Some Forays Into Verse

Whenever I have doubts about my skills as a writer I try my hand at poetry and see those doubts confirmed. I have read and studied poetry, I count poets among my friends and acquaintances. I have even edited two collections of poems. Yet I have only the flimsiest sense of how (or even why) to write poetry. Below are some attempts that I’m only a little embarrassed to share.

First, something I have been fiddling with since early July . . .

A Poem (Still In Progress) in Three Acts
Three Tries At One Poem (Still In Progress)

What do we say
when so much needs saying
and so many, already,
are saying so much?

What do we do
when so much needs doing
and doing so much
seems so much to do?

How should we act
when so many are acting
and none of our actions
act quite as they should?

Who said the sayings
we’re all always saying
when we say what needs saying
and say what we say.

Why do we go on
with so much ongoing
and going and going
on, on, on and on?

What does why how
when howing is whatting
and whereing is whoing
why who how to what?

What can words do
when they’re doomed to be buried
in a tomb of pages
on some groaning shelf?

We are all always writing
with the thin ink of action:
What we do and do not do
is forever done.

Do something, do nothing:
each moment you live
becomes permanent past
until nothing is left.

When I was young
they said, “He’s an Old Soul,”
but now that I’m older
it’s just: “What an asshole.”

*     *     *

During his full (but all too brief) life my dear friend Chuck Belcher (who published under the name Thomas Beltzer) tried his hand at just about every literary form. He wrote two novels, numerous short stories, many songs, dozens of essays, and was a prolific correspondent. He also wrote two books of poetry. My personal favorite of his books is Our Daily Grind, a collection of Pirouettes, a poetic form Chuck created. He describes the Pirouette in a short introduction: “Each poem has ten lines; each line has six syllables; the middle line repeats, and the action of the poem turns there—set up and delivery, like a sonnet. The poor man’s sonnet. I invented [the Pirouette] because I could write them while I was walking the six blocks from the bus stop home, counting out the syllables on my fingers, memorizing each line, then writing them down on scraps of paper when I needed a rest.”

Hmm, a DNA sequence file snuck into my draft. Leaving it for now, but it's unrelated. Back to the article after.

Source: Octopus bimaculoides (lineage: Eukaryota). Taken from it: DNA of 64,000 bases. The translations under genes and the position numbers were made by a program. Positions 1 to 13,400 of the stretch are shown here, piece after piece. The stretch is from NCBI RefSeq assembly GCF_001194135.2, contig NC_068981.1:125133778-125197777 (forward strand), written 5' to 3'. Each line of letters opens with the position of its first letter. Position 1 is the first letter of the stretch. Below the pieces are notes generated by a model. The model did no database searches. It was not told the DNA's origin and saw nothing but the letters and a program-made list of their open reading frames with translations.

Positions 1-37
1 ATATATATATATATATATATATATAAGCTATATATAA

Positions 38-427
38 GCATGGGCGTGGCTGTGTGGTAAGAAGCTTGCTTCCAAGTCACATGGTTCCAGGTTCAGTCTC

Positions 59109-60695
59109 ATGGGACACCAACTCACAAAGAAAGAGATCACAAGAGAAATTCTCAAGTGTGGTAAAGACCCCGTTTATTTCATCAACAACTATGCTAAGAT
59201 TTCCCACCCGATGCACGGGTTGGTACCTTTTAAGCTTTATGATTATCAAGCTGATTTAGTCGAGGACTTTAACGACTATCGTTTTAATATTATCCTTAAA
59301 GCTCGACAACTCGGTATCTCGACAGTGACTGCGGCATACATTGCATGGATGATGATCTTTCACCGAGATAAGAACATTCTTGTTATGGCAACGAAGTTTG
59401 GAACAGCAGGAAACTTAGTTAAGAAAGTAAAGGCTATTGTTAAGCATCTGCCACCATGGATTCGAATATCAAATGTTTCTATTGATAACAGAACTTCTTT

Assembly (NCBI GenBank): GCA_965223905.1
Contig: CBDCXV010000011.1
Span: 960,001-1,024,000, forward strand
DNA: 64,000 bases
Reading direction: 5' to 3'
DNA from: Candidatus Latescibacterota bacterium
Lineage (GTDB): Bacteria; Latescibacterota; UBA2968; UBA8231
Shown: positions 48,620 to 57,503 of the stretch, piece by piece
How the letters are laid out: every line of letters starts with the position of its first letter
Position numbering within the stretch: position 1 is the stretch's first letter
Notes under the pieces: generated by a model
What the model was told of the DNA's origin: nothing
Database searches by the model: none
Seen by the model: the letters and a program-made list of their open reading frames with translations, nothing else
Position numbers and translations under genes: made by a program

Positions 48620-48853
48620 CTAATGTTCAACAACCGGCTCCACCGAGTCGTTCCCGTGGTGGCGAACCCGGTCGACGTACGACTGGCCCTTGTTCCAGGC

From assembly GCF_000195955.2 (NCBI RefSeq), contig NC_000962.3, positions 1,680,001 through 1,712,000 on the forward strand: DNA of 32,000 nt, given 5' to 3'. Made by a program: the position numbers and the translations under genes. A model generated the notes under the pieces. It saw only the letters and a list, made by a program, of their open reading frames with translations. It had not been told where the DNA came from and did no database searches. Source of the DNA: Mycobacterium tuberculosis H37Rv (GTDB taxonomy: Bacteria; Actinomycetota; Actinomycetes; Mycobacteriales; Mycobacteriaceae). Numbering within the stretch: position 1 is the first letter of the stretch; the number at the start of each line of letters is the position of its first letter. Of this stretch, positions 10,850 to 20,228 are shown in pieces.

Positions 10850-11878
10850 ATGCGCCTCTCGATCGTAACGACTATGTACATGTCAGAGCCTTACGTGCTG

To this I would add that, at least in Chuck’s hands, the Pirouette is an extension of the blues (Chuck recorded a blues album). My favorite of Chuck’s Pirouttes is probably “Candlelight”:


“Just like the good old days,”
I tell my wide-eyed kids,
“Abraham Lincoln ate
this way and that is why

we dine by candlelight.”
We dine by candlelight

because the lights were cut.
My wife don’t say nothin’.
If my piece wasn’t hocked,
I’d rob a liquor store.

I decided to write a Pirouette at some point during my year-long stint as Technical Writer. (“Well, technically I’m a writer” I used to tell my friends).


I studied Lit in school
so I can sit all day
and gaze into a screen
trying to look busy

to get my eight hours.
To get my eight hours

I sell my words for wage,
writing out instructions
that no one even reads
that hold no part of me.

When I sent my Pirouette to Chuck he called me to say how much he liked it. “What I like most about it,” he said, “is that you captured that ‘I’m fucked’ sensibility that made me come up with the Pirouette in the first place.”

*     *     *
The form of poetry I most enjoy writing is haiku. Even when I am working on a prose piece I find it useful to cast key descriptions as haiku in order to find the essential language of an image. The English version of this Japanese form is well known by now: three lines totaling 17 syllables (five, seven, five) though American haiku poet JW Hackett  cautions that even this simple form is only an approximate guideline.

Three Haiku

A small butterfly
Its wings like stained glass windows
Folds into a leaf

*     *     *

An autumn afternoon:
This boy rakes fire into piles
Beneath the gray sky

*     *     *

Party of strangers:
This lovely woman blinks and
Mentions her husband.